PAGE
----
Tuesday, July 01, 2008
Memo to Tribune employees from chief administration officer Gerry Spector
Post-it notes, pens, notepads, files, folders… Did you know that Tribune spends about $3.5 million with OfficeMax on more than 10,000 types of office supplies each year? While office supplies may sound like small potatoes, it’s an area where everyone can contribute to the companywide effort to control expenses.
Beginning June 30, the number of items you can buy from OfficeMax will be reduced from 35,000 items to 1,000, all sold to Tribune at significant discounts. We’ll have about 250 best value items that will increase our savings even further. Making these changes will increase our buying power and help us save about $500,000 annually. (Not bad for toner, pens and notepads.)
But don’t worry, we’ll still offer a product mix that meets everyone’s needs. For example — when you wrote that memo last year asking your cube-mate to return your troll collection, you had 1,400 pen/pencil options from which to choose. Did you really need 1,400 options for this? Hmmmm…not so much. Going forward there will be 48 writing tool options — plenty to give you that personal flair while also reducing costs by about $30,000 annually. And that’s just one product line.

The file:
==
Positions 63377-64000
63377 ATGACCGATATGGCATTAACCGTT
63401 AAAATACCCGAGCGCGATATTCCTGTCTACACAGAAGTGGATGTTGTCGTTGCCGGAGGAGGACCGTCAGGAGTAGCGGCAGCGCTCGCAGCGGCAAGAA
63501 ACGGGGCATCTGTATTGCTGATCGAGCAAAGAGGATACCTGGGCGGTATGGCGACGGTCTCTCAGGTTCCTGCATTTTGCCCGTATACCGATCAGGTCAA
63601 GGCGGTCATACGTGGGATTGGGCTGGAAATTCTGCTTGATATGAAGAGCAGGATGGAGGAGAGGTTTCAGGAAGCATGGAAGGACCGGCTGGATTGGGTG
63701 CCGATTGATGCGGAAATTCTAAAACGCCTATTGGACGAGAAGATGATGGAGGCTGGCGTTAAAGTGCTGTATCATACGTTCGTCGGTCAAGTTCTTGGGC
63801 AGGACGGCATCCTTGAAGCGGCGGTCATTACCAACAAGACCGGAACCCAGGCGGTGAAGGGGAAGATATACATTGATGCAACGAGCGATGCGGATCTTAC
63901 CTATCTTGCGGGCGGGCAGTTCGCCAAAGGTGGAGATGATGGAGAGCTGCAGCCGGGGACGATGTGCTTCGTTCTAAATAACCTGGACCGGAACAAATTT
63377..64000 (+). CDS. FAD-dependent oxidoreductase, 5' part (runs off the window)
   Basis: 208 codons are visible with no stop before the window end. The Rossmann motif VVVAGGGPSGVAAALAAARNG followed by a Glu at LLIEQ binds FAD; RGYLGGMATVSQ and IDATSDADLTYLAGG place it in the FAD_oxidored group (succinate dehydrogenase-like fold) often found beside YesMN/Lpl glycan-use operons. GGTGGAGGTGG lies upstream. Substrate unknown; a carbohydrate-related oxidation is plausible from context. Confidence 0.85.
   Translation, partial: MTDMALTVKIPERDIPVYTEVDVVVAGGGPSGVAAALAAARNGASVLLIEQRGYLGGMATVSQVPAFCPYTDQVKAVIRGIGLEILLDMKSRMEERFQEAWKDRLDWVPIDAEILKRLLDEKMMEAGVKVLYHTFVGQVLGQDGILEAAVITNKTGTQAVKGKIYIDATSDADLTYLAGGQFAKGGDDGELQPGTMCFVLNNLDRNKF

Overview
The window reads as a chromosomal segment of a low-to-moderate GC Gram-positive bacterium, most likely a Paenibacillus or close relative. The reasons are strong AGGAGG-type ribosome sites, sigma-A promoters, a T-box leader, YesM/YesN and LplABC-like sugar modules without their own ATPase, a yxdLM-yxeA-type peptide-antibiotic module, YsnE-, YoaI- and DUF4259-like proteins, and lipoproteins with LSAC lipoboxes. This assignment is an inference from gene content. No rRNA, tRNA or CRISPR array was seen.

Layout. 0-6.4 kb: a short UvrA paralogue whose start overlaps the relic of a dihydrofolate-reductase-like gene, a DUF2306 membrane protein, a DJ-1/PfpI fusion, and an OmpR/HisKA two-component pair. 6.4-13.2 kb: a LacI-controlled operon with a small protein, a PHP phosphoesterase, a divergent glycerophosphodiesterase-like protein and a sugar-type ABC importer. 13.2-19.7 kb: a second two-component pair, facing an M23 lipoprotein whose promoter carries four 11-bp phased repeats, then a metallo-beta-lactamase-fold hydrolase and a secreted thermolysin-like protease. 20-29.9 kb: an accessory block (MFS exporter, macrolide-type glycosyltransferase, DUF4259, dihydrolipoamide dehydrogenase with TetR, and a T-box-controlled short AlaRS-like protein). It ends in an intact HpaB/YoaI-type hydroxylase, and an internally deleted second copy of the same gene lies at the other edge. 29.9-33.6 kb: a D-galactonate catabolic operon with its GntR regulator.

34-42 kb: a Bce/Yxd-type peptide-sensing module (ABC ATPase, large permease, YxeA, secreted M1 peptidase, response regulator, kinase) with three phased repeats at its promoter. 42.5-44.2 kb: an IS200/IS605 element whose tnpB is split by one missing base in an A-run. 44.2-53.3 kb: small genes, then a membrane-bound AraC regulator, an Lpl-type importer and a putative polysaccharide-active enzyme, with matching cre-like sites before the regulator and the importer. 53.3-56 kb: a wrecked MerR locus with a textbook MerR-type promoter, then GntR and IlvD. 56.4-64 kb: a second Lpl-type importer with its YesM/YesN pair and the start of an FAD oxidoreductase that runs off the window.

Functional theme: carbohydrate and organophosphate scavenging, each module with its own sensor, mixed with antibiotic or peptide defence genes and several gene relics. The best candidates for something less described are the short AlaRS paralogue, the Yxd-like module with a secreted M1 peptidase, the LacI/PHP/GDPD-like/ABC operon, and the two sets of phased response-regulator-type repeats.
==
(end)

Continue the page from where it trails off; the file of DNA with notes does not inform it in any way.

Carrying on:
Finally, this is not just about office supplies. As you know, paying down our debt and making interest payments are our main focus. In the current business environment, we’re doing everything we can to drive cash flow and that means watching every dollar. As you can see with office supplies, small amounts quickly add up and make a difference. I’m asking each of you to keep this in mind. Consider every area you can impact, whether it’s staying at a less expensive hotel, choosing the cheaper airfare, or deciding whether or not to make a purchase. It’s as simple as Rule #1: use your best judgment. In the end, every dollar counts.
If you have questions related specifically to office supplies, send an email to firstname.lastname@example.org, a branch of Tribune’s Finance Service Center.
SOURCE: Jim Romenesko